This is shaping up to be an election like no other
This is certainly shaping up to be an unusual and fascinating election in a number of respects.
In Northern Ireland, the overarching issue of Brexit has pushed parties to take strategic decisions that may not have been contemplated in different times.
This poll has been identified as an opportunity to maximise the Remain vote, which so far has not been fully represented at Westminster where the DUP has propped up successive Tory governments.
Their much-vaunted relationship with Boris Johnson counted for little when he agreed an Irish Sea border with the EU in the face of fierce objections from the DUP, whose candidates are now having to explain to their voters how they made such a mess of Brexit.
As a result of the decisions by Remain parties, there is the possibility that a number of DUP MPs could lose their seats, with deputy leader Nigel Dodds at serious risk from a challenge by Sinn Féin's John Finucane.
The loss of a heavy hitter like Mr Dodds would be a major blow to the DUP although the party will be buoyed by the unexpected news that Lady Sylvia Hermon is stepping down in North Down.
Lady Hermon has been the lone Remain voice for Northern Ireland in the Commons and commanded cross-community support and respect for her passionate and unflinching stance in the face of at times outrageous conduct by the DUP.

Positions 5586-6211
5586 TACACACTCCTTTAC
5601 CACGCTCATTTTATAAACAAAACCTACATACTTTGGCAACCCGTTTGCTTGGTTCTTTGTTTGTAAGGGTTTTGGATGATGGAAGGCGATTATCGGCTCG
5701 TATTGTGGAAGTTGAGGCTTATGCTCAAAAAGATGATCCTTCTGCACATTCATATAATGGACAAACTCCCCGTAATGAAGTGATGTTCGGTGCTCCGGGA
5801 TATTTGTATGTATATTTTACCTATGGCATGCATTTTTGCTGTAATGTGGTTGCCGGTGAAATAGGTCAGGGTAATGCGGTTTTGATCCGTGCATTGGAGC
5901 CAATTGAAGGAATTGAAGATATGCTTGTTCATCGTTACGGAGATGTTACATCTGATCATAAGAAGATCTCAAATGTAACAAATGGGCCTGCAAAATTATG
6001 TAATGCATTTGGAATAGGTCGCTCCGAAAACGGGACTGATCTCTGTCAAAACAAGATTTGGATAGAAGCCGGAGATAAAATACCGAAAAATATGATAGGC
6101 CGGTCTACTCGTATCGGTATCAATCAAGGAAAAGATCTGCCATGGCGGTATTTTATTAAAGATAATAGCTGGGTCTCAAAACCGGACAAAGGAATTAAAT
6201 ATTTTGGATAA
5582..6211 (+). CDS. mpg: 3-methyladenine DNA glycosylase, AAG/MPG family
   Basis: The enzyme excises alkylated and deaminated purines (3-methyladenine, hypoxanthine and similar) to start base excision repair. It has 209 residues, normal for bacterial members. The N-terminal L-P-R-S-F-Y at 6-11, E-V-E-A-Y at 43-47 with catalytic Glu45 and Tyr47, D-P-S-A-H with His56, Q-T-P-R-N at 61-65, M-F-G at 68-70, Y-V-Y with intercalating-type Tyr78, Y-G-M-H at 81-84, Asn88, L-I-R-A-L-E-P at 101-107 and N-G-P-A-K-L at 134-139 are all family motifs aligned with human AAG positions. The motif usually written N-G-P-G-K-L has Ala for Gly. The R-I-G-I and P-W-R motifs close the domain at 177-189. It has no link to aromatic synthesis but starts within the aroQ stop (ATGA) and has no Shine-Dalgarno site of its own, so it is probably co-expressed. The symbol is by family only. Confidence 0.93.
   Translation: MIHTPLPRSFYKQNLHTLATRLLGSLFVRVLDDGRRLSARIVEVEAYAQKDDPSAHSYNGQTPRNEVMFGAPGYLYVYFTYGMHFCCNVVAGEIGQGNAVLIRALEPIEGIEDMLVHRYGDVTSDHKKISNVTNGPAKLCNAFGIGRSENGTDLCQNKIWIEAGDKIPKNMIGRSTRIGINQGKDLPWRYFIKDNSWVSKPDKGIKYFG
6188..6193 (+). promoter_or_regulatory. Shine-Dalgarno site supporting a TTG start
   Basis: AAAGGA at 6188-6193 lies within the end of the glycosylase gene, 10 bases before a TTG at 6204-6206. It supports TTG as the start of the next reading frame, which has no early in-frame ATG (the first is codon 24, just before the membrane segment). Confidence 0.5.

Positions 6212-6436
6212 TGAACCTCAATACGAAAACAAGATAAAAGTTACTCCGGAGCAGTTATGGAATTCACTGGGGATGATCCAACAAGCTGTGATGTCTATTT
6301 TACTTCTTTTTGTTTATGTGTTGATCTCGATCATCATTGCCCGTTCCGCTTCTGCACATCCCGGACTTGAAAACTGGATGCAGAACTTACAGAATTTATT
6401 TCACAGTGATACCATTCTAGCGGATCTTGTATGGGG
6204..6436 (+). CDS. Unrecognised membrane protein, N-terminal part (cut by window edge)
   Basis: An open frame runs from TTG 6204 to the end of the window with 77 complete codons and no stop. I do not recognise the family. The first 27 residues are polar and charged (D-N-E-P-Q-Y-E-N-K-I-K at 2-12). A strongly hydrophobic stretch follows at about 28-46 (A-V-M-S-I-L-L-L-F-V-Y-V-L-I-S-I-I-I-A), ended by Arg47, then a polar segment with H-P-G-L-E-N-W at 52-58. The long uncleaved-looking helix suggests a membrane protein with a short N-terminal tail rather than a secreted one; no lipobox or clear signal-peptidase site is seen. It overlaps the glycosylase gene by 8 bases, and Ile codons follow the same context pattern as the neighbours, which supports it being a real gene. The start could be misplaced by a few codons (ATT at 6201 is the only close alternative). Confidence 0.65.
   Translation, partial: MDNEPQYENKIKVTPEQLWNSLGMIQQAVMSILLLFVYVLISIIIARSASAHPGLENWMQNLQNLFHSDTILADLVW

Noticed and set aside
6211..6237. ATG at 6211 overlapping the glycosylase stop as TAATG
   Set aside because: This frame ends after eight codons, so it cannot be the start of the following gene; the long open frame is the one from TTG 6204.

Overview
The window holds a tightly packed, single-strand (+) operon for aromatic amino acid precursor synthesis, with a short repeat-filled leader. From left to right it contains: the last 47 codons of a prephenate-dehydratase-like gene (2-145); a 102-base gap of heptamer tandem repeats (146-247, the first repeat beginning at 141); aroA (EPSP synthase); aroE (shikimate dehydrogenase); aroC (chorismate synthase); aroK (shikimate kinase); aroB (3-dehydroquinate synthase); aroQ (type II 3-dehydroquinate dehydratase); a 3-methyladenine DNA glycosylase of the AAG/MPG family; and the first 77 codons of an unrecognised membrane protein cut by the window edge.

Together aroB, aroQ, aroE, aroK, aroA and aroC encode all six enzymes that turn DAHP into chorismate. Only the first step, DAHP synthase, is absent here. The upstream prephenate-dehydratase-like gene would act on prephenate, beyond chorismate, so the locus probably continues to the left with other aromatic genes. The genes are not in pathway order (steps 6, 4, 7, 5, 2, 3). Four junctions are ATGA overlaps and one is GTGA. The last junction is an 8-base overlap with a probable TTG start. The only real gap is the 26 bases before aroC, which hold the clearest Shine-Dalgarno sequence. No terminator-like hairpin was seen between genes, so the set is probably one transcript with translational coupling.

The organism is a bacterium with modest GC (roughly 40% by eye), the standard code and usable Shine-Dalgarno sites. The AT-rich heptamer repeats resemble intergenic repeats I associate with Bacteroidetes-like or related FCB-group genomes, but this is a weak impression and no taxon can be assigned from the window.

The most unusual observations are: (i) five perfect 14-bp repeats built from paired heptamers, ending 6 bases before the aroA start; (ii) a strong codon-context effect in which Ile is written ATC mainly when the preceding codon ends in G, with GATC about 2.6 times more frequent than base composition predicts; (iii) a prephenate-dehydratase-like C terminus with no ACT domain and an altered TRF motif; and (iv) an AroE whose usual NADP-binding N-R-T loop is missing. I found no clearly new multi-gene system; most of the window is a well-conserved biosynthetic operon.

Her vacant seat will be viewed as a significant prize by the DUP which has yet to decide who will contest Upper Bann where David Simpson has departed after a reported affair with a colleague.
And while there are always departures at election time, it is remarkable just how many high profile MPs, both Tory and Labour, have decided not to stand again.
For these parties, it is clear that a considerable number of representatives of the centre have, for whatever reason, had enough.
Included in that number is Tom Watson, deputy leader of the Labour party, whose resignation came as a political bombshell.
He insists his reasons are largely personal but the bitter divisions in the party have been all too evident under Jeremy Corbyn's leadership, which has seen a lurch further to the left.
With the campaign barely underway, it is already apparent that the make up of the next House of Commons will be very different from the last.